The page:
No, I had a quite a few offers from television before then, but this was Eric and Ern. They were stars already thanks to Hills and Green. Credit were credit is due, they were stars. I was asked to go and meet them in two days time and I agreed.

I went into Bill’s office and the meeting lasted for about three hours. I think it took about ten minutes though for me to realise that something magical had happened between the three of us. What it was I don’t know, but there was something there, something inexplicable.

Did they recognise it as well?
Yes. The meeting continued and I watched the two of them, the way they spoke and the way they behaved and the way they were with one another. I knew then what was missing from the Eric and Ernie I had watched on television.

Were you nervous at that first meeting?
No not really. I had been with Doddy for 15 years and worked with the big stars, so it didn’t really effect me.

Were you looking for something, something that you could maybe use during the meeting?
Well I’m a writer so I’m always looking for things all the time, and watching and listening. What I see and what I hear is what I write about. Once something comes into my imagination, one thing triggers off another.

It must have been a big difference writing for them rather than Ken Dodd.
It wasn’t really. You would have thought so on the face of it but it was something natural, something that was fated to happen.

Did you see it as a gamble moving to Morecambe & Wise?
No. I never thought of it that way. I was there with these two men in Bill Cotton’s office and I saw what was missing; it was warmth.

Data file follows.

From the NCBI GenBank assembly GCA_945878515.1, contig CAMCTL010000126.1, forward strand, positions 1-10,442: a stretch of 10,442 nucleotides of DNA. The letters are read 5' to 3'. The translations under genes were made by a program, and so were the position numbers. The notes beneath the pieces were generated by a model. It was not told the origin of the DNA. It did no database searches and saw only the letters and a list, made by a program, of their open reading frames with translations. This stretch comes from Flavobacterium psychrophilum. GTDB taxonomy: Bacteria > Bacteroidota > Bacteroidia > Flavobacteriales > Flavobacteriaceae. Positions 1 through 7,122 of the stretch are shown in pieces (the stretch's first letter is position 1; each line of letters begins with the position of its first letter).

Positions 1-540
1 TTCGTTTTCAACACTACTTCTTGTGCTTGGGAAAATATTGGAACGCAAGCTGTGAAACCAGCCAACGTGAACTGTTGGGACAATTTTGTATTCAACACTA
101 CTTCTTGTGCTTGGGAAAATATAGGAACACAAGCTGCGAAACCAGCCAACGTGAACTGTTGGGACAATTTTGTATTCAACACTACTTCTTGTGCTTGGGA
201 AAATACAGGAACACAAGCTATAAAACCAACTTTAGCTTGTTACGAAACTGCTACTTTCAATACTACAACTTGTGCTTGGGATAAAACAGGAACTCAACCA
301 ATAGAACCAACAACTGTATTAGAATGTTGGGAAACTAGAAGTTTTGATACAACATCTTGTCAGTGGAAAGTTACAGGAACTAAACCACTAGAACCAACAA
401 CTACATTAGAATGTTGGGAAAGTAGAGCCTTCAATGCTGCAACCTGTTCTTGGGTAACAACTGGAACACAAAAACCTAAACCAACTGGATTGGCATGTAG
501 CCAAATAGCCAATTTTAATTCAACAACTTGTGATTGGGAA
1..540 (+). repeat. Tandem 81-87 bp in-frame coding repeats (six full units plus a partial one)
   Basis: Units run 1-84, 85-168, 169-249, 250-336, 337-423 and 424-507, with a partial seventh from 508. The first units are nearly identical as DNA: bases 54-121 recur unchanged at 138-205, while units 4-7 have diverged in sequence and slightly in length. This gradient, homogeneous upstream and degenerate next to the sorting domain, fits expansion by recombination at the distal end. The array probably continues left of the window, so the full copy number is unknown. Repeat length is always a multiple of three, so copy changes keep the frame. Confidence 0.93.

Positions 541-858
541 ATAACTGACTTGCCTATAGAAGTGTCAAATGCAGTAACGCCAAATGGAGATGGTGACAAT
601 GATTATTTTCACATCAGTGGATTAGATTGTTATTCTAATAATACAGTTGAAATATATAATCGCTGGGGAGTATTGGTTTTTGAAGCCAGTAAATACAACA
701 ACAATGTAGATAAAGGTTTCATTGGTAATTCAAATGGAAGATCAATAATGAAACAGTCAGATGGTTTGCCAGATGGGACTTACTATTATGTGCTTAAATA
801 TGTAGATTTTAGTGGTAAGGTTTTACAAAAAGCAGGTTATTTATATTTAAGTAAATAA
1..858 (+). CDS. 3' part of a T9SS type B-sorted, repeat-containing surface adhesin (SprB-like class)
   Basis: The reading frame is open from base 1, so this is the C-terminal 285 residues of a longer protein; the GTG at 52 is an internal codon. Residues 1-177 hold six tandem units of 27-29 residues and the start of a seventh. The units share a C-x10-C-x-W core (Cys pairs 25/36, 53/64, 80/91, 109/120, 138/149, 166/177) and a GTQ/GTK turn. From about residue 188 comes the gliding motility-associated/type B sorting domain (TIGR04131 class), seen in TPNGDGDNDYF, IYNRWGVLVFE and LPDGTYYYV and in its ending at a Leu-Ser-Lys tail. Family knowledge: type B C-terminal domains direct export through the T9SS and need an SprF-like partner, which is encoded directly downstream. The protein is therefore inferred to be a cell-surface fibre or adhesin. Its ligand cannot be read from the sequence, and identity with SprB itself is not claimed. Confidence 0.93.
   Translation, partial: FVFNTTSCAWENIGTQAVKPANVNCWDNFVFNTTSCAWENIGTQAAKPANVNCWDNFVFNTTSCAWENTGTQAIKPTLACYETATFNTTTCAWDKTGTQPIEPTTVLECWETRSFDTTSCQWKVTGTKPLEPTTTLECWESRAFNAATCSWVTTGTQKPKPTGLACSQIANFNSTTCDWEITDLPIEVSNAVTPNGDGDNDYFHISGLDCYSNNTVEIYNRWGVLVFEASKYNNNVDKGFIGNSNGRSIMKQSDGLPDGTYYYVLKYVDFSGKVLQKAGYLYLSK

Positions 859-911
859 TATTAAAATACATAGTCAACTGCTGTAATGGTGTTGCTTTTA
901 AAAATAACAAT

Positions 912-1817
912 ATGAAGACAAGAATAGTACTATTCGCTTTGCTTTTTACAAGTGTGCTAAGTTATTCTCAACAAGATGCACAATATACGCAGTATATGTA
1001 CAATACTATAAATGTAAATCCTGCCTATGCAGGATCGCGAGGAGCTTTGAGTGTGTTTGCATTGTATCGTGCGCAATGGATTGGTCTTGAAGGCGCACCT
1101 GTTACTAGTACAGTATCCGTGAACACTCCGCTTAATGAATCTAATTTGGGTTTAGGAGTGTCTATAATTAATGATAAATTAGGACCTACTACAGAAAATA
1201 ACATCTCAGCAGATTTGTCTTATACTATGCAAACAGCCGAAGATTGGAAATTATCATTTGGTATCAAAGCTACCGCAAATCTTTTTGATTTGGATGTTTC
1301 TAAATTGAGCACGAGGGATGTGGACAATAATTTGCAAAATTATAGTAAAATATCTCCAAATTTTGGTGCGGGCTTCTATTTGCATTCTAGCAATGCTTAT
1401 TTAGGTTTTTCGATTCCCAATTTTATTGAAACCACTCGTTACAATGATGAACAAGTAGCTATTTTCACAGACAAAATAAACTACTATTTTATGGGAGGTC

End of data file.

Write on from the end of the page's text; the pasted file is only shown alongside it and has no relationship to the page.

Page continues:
There was a big difference in the way you wrote for them compared to Hills & Green.
They did ask me about that and I agreed. What was missing was the genuine and honest affection that they had for one another, but we never saw this on television. I wanted to bring that out.

Were you worried at all that you were going to change what was then a successful format?
Yes. The outcome of that meeting was for me to go away and write something that I thought was right for Eric and Ernie. I did say to them at the time that it wouldn’t be like anything they’ve done before. It would be the way I see them.

I went home and I had to be back there in seven days time with something. That was probably the most frantic weeks writing I have ever done in my life.

I went back the following week with what must have been twenty foolscap pages. It was the complete show the way that I saw it.

There was an opening, a couple of quickies, and a sketch that took place in the flat. They read it, and they laughed, and they got to the end and said they couldn’t do it.

Well they said they hadn’t done anything like it before, they had never worked like that before or used words like that before.

Bill cotton said he thought they were wrong, but I kept quiet – you don’t argue with the comedians. Bill said let’s give it a try on BBC2; there’s only about 37 people watching BBC2 so it wouldn’t do any harm.

They did it on BBC2 and we all know what happened after that.

© 2007